Cite this asTorres Gómez FJ, De Medina González RS, Zambrano BB, Bravo VO (2022) Thinking in cytology key. J Gynecol Res Obstet 8(3): 046-047. DOI: 10.17352/jgro.000116
Copyright License© 2022 Torres Gómez FJ, et al. This is an open-access article distributed under the terms of the Creative Commons Attribution License, which permits unrestricted use, distribution, and reproduction in any medium, provided the original author and source are credited.
As pathologists, cytotechnologists, and professors of pathology and cytology, we find ourselves disconcerted because we turn, in disbelief, to an unprecedented situation that could affect patient care and we refer to the exact opposite of that which could be considered in any medical treatise or scientific article from the 20th century.
In our setting (Spain), there are fewer and fewer pathologists interested in cytology, fewer and fewer cytologists and cytotechnicians well prepared to assume the new role that this key test is called to play, less and less training in cytology in teaching centers, and university, and a large part of the problem is the absence of well-endowed budgets for training, the conception that cytology is an outdated diagnostic tool and the greater interest and fascination of the new generations for Molecular Biology.
False. Completely false.
We agree that cytological interpretation is an art highly dependent on training and experience, both factors that increase the sensitivity and specificity of the test to the limits that are allowed, but the simplicity, price, and immediacy will always play favor of this innocent and unjustly judged diagnostic test.
If Papanicolaou could speak, if he could analyze the panorama that we bring to the debate, he would tell us about his own experience and would advise us to be constant and firm in our beliefs. With all that it took for the rest of the medical specialties to recognize the value of cytology.
We live in a present in which technification has penetrated in a hitherto unknown way, a thankless process with useful tests that only need to adapt to the times as they are doing, at an increasingly frenetic pace, yes, proving day by day day-to-day and recognizing its limitations. But these limitations are not going to disappear or be displaced by the simple fact that other diagnostic tests with more technical names have received more publicity, have received the support of the industry, and have attracted the attention of specialists, tending to jump on the bandwagon of the latest technological advances.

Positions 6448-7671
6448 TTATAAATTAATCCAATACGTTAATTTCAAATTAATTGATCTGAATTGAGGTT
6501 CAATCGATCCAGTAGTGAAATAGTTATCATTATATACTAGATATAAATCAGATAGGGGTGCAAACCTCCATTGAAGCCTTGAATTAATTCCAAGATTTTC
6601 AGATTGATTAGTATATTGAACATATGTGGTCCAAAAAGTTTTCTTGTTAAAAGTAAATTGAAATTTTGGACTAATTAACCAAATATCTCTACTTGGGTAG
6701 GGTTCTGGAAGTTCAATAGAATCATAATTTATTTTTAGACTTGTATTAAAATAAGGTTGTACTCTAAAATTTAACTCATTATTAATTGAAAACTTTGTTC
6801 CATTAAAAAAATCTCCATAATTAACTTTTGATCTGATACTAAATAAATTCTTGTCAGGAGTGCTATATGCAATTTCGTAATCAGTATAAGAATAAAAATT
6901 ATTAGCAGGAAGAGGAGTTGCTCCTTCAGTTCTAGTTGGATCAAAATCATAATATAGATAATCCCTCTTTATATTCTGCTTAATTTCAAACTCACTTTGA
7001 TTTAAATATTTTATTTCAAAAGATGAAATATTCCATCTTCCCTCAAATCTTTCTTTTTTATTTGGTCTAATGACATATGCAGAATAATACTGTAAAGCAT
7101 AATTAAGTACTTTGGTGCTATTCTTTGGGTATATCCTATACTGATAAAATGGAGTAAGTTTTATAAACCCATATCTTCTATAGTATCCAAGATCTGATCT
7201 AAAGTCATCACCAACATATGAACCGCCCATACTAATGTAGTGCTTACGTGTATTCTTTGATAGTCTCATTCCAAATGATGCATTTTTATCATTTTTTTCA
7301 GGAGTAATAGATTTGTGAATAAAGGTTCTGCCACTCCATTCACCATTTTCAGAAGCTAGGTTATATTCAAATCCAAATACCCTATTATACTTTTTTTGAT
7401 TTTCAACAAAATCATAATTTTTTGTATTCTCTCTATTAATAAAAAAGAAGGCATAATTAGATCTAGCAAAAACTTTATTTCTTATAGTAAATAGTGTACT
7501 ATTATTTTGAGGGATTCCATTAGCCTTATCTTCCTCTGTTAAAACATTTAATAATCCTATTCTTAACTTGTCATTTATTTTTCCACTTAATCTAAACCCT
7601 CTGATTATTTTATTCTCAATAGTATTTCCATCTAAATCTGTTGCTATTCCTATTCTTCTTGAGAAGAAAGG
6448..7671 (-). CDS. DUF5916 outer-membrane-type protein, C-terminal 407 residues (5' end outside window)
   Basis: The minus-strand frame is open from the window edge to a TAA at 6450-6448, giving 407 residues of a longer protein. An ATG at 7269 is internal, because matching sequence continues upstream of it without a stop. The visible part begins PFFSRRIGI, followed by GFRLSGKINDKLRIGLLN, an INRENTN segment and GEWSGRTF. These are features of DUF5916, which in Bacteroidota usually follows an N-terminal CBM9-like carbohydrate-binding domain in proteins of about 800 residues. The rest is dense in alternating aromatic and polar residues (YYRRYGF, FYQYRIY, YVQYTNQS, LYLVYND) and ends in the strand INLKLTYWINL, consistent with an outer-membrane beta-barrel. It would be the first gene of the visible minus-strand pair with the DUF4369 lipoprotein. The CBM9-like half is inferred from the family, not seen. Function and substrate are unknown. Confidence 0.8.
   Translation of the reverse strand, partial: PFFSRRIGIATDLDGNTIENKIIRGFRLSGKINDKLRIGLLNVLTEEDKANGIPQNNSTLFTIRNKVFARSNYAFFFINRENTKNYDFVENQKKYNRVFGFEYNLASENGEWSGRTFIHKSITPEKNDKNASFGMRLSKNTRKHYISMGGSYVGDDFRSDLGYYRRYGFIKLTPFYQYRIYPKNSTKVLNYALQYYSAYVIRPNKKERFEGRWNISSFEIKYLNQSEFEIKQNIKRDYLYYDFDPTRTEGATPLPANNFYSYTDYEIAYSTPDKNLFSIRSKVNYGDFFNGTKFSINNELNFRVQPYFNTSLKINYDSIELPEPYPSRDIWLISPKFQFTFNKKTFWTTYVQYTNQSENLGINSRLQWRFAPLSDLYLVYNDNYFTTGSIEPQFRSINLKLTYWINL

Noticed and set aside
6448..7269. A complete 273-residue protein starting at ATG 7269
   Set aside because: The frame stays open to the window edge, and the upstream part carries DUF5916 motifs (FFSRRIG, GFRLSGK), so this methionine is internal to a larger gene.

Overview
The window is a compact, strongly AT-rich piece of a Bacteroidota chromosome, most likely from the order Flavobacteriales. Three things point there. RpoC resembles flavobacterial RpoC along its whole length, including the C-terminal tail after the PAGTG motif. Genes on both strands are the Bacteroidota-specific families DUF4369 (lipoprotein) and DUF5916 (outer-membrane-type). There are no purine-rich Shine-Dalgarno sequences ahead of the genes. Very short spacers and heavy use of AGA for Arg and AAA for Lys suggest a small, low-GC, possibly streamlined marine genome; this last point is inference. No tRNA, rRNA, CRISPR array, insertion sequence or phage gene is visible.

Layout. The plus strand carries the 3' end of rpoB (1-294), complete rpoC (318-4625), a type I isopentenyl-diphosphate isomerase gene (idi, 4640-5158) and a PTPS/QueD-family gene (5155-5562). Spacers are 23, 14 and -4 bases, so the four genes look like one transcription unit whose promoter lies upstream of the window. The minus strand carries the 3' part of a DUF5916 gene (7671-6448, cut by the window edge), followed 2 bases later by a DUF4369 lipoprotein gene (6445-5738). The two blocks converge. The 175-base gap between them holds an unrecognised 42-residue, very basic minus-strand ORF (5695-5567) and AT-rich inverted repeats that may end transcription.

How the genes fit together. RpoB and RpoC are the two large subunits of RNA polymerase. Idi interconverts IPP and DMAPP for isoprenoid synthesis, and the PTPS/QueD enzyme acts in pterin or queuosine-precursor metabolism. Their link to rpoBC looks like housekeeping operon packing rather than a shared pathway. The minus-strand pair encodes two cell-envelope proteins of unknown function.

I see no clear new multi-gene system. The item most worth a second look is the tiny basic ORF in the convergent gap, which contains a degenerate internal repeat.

In the field of Gynecology, which is the one that concerns us now, cytology continues to advance but the question always arises related to the training of those who practice it.
The literature concerning the application of immunocytochemistry and molecular biology in cytological diagnosis is extensive and it should not surprise us that it is precisely the naked cell that can give the best DNA to those who need its essence to, precisely, elaborate diagnoses in the field of Precision Medicine in the greatest attempt to achieve what is already known as Personalized Medicine.
Should we then defend the cytology? We think so. We know that it is our obligation to do so.
How can we achieve our goal with the highest level of effectiveness and efficiency?
Training, training, and more training, together with experience.
Defending cytology, fighting to adapt it to the times, explaining its usefulness, its simplicity, its low cost, its good results in the right hands, and encouraging new generations to participate in the commitment to raise Cytology to the high levels it deserves.
Even so, the target population does not recognize the advantages of having such an important ally in their health care.
Historically, cytology has been neglected. It has been so by clinical colleagues as well as by insurance companies and even by the patients themselves in a vicious circle that has not only meant that the work of the pathologist, cytologist, and cytotechnician is not recognized but also the reluctance to pay has helped to devalue this essential diagnostic act to such an extent that its exercise has come to be of no interest.
Let us think in cytological key. Replacing cytology with more sophisticated and much more expensive tests is like doing away with the figures of the cytologist and the cytotechnician, eliminating them and replacing them with robots that, ultimately, should be advised by... guess who?
Let’s trust in cytology, spend money on preparing cytologists and cytotechnicians, pay a fair price for a cytological diagnosis, modernize cytology, let cytology speak and express itself and enter with guarantees in this new era that they sell us as present even though we have one foot in the future. Because if all else fails, we need the solid pillars of the usual tests to ensure our health.
Time will judge us...
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